Viola Davis recently won the Oscar for Actress in a Supporting Role for “Fences.” She is certainly a powerhouse in this movie, and has an angry, teary-eyed monologue that is an absolute show stopper. They say half of acting is reacting. It’s just as important for an actor to give and be generous when the spotlight is not shining on them as it is for them to deliver a good performance when the spotlight is on them. Pay attention to the look on Denzel Washington’s face as she delivers her speech. The look of heartbreak and defeat is palpable. Davis is great, but it’s Washington’s reaction that really sells it.

At the end of the day, “Fences” is a play—and movie—about people. Skin color, time, and place do not matter. The struggles of Troy Maxson and his family are very real and very relatable. Their conversations just flow a lot better than ours out here in the real world. Buy it on Amazon: Fences [BD/Digital HD Combo] [Blu-ray].

Also New This Week

Collateral Beauty

Love, Time, and Death. If these were real people rather than abstract concepts, what would you say? If you’re Howard (Will Smith) in “Collateral Beauty,” the conversation is not a pleasant one.

After losing his daughter to a rare form of cancer, Howard writes letters to Love, Time, and Death. He gets answers in the forms of Keira Knightley as Love, Jacob Latimore as Time, and Helen Mirren as Death. The concept is wonderful, and could have led to a brilliant, philosophical movie that deconstructs these concepts and gives them a thorough examination before leading, ultimately, to redemption. I can’t help but think that if a great playwright like Eugene O’Neill was given this concept, he would have taken off with it.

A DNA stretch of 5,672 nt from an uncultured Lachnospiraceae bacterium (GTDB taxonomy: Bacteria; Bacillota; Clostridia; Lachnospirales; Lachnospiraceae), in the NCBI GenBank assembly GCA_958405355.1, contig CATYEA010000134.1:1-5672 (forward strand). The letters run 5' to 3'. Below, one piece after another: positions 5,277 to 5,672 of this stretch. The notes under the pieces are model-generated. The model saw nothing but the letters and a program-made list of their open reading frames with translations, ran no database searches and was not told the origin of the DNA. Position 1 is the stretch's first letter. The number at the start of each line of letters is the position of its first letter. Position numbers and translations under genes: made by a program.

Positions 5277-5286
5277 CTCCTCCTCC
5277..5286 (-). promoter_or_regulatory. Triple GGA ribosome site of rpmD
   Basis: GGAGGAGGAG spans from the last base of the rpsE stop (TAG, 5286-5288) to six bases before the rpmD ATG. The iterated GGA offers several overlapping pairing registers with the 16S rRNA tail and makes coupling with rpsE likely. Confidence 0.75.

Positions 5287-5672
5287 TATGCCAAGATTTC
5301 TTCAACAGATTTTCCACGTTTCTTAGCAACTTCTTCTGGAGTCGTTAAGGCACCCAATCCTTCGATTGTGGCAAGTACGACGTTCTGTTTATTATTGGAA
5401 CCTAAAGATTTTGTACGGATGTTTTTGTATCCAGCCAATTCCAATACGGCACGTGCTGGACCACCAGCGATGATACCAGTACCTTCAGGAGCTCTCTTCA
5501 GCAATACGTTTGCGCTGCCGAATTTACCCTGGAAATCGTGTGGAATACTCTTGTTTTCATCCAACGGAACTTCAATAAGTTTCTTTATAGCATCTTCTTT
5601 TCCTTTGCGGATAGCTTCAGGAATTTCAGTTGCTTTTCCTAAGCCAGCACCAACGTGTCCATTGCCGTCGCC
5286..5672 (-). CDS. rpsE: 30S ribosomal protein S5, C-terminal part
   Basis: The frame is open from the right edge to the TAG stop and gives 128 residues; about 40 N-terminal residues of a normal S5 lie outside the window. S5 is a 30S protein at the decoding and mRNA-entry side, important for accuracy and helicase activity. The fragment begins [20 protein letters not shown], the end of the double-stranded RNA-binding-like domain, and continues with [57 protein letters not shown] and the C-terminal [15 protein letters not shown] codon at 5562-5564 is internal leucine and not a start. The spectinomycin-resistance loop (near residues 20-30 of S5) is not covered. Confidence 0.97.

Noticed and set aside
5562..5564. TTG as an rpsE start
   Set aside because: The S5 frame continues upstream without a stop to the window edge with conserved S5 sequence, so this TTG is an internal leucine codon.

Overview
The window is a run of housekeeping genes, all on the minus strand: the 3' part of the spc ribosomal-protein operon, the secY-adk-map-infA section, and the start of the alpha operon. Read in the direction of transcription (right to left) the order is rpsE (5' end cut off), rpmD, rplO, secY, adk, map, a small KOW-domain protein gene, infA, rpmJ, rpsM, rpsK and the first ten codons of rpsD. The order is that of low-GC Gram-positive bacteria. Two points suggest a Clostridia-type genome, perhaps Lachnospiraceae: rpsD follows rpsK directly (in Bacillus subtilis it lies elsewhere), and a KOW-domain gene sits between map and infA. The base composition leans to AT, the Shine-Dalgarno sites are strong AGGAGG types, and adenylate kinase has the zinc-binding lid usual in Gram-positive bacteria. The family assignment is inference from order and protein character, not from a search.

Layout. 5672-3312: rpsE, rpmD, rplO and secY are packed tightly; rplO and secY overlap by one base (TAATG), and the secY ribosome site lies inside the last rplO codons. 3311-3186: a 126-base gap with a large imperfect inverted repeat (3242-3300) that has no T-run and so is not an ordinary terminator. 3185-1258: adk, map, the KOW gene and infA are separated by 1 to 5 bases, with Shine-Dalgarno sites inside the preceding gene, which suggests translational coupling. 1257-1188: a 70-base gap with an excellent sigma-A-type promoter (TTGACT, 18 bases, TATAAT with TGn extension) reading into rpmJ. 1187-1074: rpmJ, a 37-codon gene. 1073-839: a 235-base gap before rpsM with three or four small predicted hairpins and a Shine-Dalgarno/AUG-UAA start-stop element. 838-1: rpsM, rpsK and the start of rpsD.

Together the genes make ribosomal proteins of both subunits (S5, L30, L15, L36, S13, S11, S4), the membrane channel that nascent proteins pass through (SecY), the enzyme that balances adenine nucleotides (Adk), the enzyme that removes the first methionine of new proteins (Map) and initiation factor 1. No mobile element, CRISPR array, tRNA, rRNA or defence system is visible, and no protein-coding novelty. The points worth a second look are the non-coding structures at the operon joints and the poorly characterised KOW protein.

Instead, we get a screenplay by Allan Loeb, whose previous credits include “Just Go with It” and “The Switch,” and direction by David Frankel, who also directed “Marley & Me.” Frankel is back in tearjerker mode with “Collateral Beauty,” but the movie never quite gets to that point. The problem is that the story is muddled by Howard’s business associates Whit (Edward Norton), Claire (Kate Winslet), and Simon (Michael Peña). They all need help too—from Love, Time, and Death, respectively—and as a result there are too many plot threads and too much heart-wrenching character drama being thrust into a 97 minute movie. The end result is that nothing is really focused upon long enough to have any sort of meaningful impact, and I was left feeling not much of anything, even during the big moments that inevitably come at the end. Stream it.